The selection of magisterial photographic self-portraits by the rising South African international art star Zanele Muholi exceeds the number on view this year in the Venice Biennale, the largest international group exhibition. This series of works takes the viewer’s fascination with an African “otherness,” and re-presents it for a mainstream art world audience in ways at once shocking, gorgeous, enticing and sad—but always aesthetically alluring. The series, completed just this year, is already being addressed as among the greatest photographic portraits ever made. By contrast, Deborah Kass’s large, vibrant paintings promiscuously quote queer musical theater and popular culture in the context of queering some of the most blue-chip contemporary American artists such as Jasper Johns, Andy Warhol, or Frank Stella. Bringing the low high and the high low, here is a self-declared lesbian feminist artist trafficking in stereotypical gay male culture and having a blast doing so.
Amos Badertscher’s photographs are being shown publicly for the very first time. Over the last 60 years, the artist, now in his 80s, has been taking extraordinary images of young male hustlers in ways that reinvent the iconography of the male body in a gay key. I chose about 80 from a selection of many thousands of photographs stacked in boxes in his Baltimore apartment, unseen. The images chronicle a particular Baltimore subculture in which largely heterosexual working-class youth hustle, as did their fathers before them, in order to support their drug addictions. Despite the often depressing subject matter, and the sad fact that many of the youths are now dead—noted by the artist in a biographical overview scrawled around the image—the images are among the most popular in the exhibition for their formal daring and beauty, all the more remarkable as the photographer was never formally trained as an artist.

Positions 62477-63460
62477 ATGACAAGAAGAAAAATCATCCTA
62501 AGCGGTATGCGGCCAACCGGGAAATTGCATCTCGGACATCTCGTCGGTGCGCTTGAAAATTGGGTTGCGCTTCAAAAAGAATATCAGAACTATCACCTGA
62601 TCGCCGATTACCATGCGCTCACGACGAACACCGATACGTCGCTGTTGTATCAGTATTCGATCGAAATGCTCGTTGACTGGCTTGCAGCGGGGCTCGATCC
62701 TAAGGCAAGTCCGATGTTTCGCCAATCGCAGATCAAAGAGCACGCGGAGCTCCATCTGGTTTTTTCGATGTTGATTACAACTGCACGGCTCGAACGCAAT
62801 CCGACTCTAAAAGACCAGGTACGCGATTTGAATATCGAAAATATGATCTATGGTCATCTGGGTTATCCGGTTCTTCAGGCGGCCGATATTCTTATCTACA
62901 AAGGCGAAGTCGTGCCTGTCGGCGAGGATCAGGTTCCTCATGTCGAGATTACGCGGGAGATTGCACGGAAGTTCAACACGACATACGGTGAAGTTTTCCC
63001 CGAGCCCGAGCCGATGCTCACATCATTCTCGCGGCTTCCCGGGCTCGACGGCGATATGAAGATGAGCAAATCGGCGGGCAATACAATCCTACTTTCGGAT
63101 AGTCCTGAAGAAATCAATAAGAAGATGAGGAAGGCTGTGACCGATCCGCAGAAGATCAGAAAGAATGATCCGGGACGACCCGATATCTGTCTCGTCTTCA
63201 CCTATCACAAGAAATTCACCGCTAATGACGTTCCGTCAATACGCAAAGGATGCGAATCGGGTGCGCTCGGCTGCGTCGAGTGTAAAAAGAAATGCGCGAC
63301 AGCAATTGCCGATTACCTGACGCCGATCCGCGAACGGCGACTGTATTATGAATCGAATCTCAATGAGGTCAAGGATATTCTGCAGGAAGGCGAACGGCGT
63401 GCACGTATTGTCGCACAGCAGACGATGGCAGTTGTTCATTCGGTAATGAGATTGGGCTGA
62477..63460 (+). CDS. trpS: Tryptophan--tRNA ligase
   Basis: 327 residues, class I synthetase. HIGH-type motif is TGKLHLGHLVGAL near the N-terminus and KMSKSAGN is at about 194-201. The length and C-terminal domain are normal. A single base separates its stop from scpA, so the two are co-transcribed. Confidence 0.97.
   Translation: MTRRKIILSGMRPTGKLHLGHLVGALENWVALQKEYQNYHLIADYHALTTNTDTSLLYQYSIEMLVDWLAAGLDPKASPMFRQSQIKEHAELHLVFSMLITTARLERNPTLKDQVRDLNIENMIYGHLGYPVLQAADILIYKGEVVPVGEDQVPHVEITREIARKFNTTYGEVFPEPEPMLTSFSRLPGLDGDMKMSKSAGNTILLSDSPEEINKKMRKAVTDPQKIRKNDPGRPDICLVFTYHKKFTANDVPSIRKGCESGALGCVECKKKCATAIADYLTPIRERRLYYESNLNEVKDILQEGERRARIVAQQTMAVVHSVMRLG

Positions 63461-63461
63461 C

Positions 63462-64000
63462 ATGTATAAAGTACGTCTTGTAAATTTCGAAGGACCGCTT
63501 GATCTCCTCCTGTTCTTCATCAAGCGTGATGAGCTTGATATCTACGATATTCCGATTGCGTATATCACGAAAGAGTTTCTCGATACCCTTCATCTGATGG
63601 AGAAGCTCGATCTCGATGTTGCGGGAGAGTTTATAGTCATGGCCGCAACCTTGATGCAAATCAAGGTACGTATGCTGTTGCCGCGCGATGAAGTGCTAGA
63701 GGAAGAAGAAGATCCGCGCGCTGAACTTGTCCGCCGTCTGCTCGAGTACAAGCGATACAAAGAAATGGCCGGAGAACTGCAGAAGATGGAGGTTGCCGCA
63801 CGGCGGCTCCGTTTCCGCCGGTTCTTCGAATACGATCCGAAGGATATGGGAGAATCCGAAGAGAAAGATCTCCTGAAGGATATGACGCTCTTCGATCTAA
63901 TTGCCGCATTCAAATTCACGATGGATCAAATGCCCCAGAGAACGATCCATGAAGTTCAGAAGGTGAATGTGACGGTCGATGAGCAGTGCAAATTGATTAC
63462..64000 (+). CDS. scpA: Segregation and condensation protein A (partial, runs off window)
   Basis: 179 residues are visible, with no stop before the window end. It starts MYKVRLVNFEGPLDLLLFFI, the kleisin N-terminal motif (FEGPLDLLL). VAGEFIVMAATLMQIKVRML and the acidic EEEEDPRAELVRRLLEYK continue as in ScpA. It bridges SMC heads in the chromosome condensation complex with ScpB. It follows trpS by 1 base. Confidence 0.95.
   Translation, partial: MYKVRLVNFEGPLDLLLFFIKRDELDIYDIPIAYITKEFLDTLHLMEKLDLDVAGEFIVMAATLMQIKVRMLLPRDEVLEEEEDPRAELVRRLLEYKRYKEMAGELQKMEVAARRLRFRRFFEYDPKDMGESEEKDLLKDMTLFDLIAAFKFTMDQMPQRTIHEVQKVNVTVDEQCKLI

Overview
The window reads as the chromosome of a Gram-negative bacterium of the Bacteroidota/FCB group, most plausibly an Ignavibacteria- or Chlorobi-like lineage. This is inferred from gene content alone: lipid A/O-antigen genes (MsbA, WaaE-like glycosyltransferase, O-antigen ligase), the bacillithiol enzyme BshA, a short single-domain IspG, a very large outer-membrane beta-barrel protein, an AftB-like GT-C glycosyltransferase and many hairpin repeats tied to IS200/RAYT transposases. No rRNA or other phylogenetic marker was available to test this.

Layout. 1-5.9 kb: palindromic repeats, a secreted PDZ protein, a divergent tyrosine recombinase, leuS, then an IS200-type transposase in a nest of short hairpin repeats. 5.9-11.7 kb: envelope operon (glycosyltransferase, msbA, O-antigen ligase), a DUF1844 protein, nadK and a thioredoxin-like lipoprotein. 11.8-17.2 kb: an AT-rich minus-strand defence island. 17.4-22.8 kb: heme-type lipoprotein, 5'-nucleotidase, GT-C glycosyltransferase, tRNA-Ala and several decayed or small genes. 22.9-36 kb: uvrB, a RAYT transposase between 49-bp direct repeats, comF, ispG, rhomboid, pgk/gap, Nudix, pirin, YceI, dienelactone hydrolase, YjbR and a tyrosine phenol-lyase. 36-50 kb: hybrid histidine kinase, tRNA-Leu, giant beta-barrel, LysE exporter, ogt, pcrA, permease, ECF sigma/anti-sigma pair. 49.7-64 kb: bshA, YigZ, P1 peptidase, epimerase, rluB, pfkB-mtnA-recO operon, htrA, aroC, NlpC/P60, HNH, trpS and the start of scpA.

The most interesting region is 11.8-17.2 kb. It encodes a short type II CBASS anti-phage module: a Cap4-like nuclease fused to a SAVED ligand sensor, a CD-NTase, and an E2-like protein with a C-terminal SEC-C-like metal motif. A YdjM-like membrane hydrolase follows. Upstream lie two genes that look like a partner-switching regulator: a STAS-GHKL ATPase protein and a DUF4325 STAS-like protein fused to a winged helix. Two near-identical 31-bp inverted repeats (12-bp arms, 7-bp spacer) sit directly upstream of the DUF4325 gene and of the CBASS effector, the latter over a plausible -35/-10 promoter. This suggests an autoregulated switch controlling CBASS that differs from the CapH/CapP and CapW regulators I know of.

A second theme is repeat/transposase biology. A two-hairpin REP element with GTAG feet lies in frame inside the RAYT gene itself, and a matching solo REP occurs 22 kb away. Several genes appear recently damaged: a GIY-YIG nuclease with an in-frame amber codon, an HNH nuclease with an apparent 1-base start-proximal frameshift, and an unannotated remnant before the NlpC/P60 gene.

Del LaGrace Volcano is an intersex artist born in the US, but now living in Sweden. Their work chronicles the many faces of gender variation, and has done so for decades, long before the current cultural interest in trans identities. Seductively beautiful, the work is almost never shown in this country despite the artist’s many shows, and significant reputation, in Europe. In the Moj series, Volcano collaborated with their subject to tell the tale of an American woman, born a slave, who passed as a white man on the road to freedom. Canada’s most celebrated painter, Atilla Richard Luckas, is represented by a series of spellbinding paintings that, like most of his art, have also never been seen in the US. They depict, through a series of modern allegories, the artist’s rage and loss when his African-American partner Jermaine was sentenced to 16 years in prison for selling the very drug, marijuana, now legal in many other states. A painter’s painter, Luckas is among the most accomplished now working anywhere in the world, and his art is mesmerizing in its complexity, flawless execution and emotional power.
Hybridity, shift, metamorphosis—About Face seeks to capture a world culture in the midst of seismic changes around equality, sexuality, race, and gender. It presents a chorus of voices, but they aren’t singing the same song, as local conditions, needs, and politics vary widely. But there is another kind of beauty in this discord: the beauty of possibility, the sense that things are in flux, that identities are no longer solid and stable, but fluid and malleable. As always, art leads the way, representing even what’s not yet here or what’s not yet formulated, inchoate visions of a world to come, inklings of feeling that are too premature to concretize into words. About Face seeks to present these new visions, these new feelings, these new voices, a new Stonewall for a new millennium.